WOODLAWN — Thomas Automation Management’s (TAM) open house on Oct. 30 celebrated continued growth with its new 10,800 square foot manufacturing and technology center. Officials on hand stressed TAM will be an important part of stopping Carroll County’s “brain drain.”
“Ever since I have been here in Carroll County, I’ve seen youth motivated to study and work hard, gain skills and knowledge and go to other places,” said Sulphur Springs District Supervisor David Hutchins. He said Owner Ricky Thomas’ company represented an opportunity to stop this technology drain and growing more employment options locally.
Hutchins likened the company’s work to the County’s Science, Technology, Engineering and Mathematics (STEM) lab which fosters the skills needed for industries similar to TAM.
County Administrator Gary Larrowe told participants the entire project “had divine intervention involved” because a church group had the land graded which the addition sits on. He said Governor Terry McAuliffe mentioned TAM in a speech last year, describing the company as a local business which evolved into an operation serving about six countries.
“For me, TAM is not just another economic development announcement,” Larrowe said. “Most of the announcements we make (companies) must seek the world. TAM is a company where the world seeks folks in our community to solve complex automation issues. TAM is a type of company that attracts youth and talent. It is in no small part a partial solution to the brain drain of rural communities. With companies like TAM, we can hold on to our best and brightest.”
Larrowe predicted TAM would be the start of multiple companies that will “cluster” in Carroll to provide more solution-driven companies and opportunities locally. He praised Thomas and the company for completing the three-year performance goals by the end of its second quarter this year.
Carroll County High School Electricity and Electronics Instructor Paul Hill said Thomas, a former student of his, was a good student from the start.
“We just lit his spark,” said Hill. “He’s one of many. All of my students were number one. I always had the best students.”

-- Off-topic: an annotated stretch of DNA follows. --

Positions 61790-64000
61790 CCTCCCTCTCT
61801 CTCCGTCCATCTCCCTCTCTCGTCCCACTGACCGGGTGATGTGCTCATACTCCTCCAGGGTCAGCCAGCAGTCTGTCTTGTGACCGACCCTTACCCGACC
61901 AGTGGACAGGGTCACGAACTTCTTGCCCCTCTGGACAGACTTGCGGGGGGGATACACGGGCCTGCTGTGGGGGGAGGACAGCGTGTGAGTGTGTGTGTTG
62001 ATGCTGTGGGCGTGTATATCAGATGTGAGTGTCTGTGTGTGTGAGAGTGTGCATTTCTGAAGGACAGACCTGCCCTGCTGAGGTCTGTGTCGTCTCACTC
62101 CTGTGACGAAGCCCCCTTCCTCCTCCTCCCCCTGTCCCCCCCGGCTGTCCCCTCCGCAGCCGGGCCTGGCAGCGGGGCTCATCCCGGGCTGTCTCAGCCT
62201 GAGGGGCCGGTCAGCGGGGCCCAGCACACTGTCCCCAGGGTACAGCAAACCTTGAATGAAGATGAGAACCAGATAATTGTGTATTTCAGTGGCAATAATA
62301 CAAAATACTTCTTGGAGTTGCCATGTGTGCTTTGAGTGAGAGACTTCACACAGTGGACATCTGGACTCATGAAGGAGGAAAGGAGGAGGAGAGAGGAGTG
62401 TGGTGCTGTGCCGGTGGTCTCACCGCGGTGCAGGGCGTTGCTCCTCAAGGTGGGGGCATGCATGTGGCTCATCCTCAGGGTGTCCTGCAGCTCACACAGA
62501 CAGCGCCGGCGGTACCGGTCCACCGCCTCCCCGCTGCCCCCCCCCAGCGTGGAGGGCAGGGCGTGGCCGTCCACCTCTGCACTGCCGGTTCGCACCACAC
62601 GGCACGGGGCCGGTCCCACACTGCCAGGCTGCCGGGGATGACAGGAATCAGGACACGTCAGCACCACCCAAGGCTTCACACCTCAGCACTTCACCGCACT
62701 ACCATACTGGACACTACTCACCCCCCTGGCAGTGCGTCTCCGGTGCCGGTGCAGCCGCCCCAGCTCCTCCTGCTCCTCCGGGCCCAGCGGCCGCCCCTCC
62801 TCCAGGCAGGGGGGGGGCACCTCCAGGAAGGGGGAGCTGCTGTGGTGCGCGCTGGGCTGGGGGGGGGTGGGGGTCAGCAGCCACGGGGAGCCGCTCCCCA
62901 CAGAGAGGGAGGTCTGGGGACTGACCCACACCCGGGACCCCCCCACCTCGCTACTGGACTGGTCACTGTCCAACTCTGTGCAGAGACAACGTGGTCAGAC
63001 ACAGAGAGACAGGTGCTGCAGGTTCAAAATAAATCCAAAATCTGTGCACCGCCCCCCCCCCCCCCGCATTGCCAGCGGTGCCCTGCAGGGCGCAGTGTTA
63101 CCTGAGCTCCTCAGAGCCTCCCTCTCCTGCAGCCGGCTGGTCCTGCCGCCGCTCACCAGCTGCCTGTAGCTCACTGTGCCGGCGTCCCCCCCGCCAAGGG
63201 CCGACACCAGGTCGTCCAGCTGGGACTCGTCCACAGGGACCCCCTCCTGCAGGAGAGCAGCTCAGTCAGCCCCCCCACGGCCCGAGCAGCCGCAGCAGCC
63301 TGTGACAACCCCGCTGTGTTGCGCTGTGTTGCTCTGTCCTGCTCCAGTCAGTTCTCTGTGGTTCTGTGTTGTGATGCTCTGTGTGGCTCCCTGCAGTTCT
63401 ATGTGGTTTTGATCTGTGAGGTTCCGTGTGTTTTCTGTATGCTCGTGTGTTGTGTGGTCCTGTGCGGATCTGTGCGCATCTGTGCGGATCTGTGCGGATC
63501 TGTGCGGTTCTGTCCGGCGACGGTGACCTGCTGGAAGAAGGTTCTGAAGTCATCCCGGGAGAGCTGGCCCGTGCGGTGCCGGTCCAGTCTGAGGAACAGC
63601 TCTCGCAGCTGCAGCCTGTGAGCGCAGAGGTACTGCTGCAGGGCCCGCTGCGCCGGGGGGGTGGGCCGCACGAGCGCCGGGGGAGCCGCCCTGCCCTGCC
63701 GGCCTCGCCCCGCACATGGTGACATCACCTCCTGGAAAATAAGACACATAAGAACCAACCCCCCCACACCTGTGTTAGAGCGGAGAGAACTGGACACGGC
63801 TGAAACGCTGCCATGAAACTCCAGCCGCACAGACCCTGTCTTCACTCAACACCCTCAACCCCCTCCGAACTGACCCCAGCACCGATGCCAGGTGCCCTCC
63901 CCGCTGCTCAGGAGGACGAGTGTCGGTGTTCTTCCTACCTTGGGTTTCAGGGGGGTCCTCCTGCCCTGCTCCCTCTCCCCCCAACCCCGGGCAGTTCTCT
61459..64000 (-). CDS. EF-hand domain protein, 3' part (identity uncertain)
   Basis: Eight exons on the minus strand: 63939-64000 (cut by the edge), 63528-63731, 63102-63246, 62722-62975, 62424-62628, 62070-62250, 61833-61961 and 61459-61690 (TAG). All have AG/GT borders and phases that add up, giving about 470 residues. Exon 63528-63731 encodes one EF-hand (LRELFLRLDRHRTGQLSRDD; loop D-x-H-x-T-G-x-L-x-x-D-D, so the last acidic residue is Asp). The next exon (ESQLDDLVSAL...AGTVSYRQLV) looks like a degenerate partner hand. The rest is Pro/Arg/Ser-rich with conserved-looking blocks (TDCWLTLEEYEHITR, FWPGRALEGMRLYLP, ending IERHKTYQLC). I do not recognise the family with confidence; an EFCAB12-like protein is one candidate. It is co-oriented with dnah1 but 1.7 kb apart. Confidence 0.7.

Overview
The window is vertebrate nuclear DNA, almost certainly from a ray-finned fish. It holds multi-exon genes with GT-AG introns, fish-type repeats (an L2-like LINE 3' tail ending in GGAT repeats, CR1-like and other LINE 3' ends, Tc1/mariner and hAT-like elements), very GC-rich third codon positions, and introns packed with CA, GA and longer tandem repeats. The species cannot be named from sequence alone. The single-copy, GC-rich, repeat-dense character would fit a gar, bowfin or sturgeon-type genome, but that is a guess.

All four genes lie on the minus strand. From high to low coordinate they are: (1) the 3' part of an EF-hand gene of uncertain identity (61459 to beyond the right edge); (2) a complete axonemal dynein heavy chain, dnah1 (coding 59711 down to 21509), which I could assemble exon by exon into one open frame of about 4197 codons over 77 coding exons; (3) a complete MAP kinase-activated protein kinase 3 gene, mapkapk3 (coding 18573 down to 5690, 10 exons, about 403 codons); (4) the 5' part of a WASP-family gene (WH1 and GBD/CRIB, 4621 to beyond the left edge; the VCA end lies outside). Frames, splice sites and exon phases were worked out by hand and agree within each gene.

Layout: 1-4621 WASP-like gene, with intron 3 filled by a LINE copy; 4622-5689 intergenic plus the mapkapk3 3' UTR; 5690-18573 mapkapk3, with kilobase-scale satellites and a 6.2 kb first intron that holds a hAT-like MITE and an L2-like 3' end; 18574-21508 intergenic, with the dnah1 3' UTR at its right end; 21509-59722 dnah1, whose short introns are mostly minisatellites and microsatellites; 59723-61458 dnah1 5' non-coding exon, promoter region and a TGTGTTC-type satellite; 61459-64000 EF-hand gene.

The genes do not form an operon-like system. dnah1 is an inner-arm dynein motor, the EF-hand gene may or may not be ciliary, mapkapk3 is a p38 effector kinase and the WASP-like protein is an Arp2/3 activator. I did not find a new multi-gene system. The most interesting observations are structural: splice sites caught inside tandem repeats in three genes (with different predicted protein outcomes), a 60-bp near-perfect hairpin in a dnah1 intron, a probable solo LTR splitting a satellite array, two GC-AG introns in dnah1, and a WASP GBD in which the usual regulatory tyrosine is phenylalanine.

Class of 1977 member Lonnie Utt said he was a senior when Thomas came to the school. Both met later when they worked at R.J. Reynolds Tobacco Company (before TAM was created). Utt said RJR still recruits heavily from Surry Community and New River Community Colleges.
Thomas said RJR was a great company and is still one of his best customers. The Laurel Fork native said he decided to go it on his own following a third early retirement offer from the firm in 2008. At the beginning of the event, he unveiled a new laser which the firm designed and fabricated (using an existing Carbon Dioxide generator manufactured by Coherent). The new laser can burn a prescribed hole pattern in cigarette filters simultaneously managed by TAM-created software. The control of smoke by air intake is a critical part of the recipe firms use for certain cigarettes.
Thomas said a big part of his desicion to move back was based on his love of the area. Twenty-seven are on the firm’s payroll in full and part-time capacities.
“It’s highly technical work here and we rely on people with very special, technical skills,” said Thomas. “The problems we are asked to solve are always new and the skills to solve that are on a higher point of entry for workers than you find in other fields. We’ve got some great guys. There’s a lot of good, qualified people in the area and we hope to grow the business.”
David Broyles may be reached at 276-779-4013 or on [email protected]